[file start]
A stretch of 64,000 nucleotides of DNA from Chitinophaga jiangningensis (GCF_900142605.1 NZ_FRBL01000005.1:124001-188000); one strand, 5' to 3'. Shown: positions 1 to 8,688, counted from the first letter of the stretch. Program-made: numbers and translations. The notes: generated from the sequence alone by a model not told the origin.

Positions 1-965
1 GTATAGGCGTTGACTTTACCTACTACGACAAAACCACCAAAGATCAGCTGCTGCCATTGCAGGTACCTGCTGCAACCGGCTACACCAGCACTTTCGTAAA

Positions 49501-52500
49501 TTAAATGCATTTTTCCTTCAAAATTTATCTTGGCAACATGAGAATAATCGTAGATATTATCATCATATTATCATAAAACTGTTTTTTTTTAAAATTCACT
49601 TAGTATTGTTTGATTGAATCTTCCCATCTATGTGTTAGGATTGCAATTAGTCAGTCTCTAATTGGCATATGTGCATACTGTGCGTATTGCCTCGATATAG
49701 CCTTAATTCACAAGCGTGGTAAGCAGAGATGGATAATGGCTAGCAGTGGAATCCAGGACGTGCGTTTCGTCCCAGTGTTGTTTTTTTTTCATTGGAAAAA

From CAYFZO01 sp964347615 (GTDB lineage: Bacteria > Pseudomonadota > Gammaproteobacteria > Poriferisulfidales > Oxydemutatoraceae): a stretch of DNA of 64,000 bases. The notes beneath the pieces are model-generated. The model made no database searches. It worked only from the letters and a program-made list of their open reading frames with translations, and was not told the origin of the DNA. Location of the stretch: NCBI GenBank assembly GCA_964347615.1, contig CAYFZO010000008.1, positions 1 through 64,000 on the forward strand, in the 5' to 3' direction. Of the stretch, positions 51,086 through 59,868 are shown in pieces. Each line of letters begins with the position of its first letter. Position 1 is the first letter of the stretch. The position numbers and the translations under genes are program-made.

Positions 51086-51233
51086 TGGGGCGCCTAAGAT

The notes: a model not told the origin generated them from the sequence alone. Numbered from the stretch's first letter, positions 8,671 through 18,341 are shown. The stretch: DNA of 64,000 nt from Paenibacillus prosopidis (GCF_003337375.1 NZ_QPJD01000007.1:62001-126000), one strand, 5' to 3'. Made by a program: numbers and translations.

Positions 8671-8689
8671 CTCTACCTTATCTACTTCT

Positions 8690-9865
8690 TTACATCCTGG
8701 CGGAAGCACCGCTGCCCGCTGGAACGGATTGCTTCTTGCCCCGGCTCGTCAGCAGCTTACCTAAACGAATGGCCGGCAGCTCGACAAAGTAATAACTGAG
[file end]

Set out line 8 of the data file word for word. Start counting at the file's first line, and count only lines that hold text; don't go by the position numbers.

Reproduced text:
From CAYFZO01 sp964347615 (GTDB lineage: Bacteria > Pseudomonadota > Gammaproteobacteria > Poriferisulfidales > Oxydemutatoraceae): a stretch of DNA of 64,000 bases. The notes beneath the pieces are model-generated. The model made no database searches. It worked only from the letters and a program-made list of their open reading frames with translations, and was not told the origin of the DNA. Location of the stretch: NCBI GenBank assembly GCA_964347615.1, contig CAYFZO010000008.1, positions 1 through 64,000 on the forward strand, in the 5' to 3' direction. Of the stretch, positions 51,086 through 59,868 are shown in pieces. Each line of letters begins with the position of its first letter. Position 1 is the first letter of the stretch. The position numbers and the translations under genes are program-made.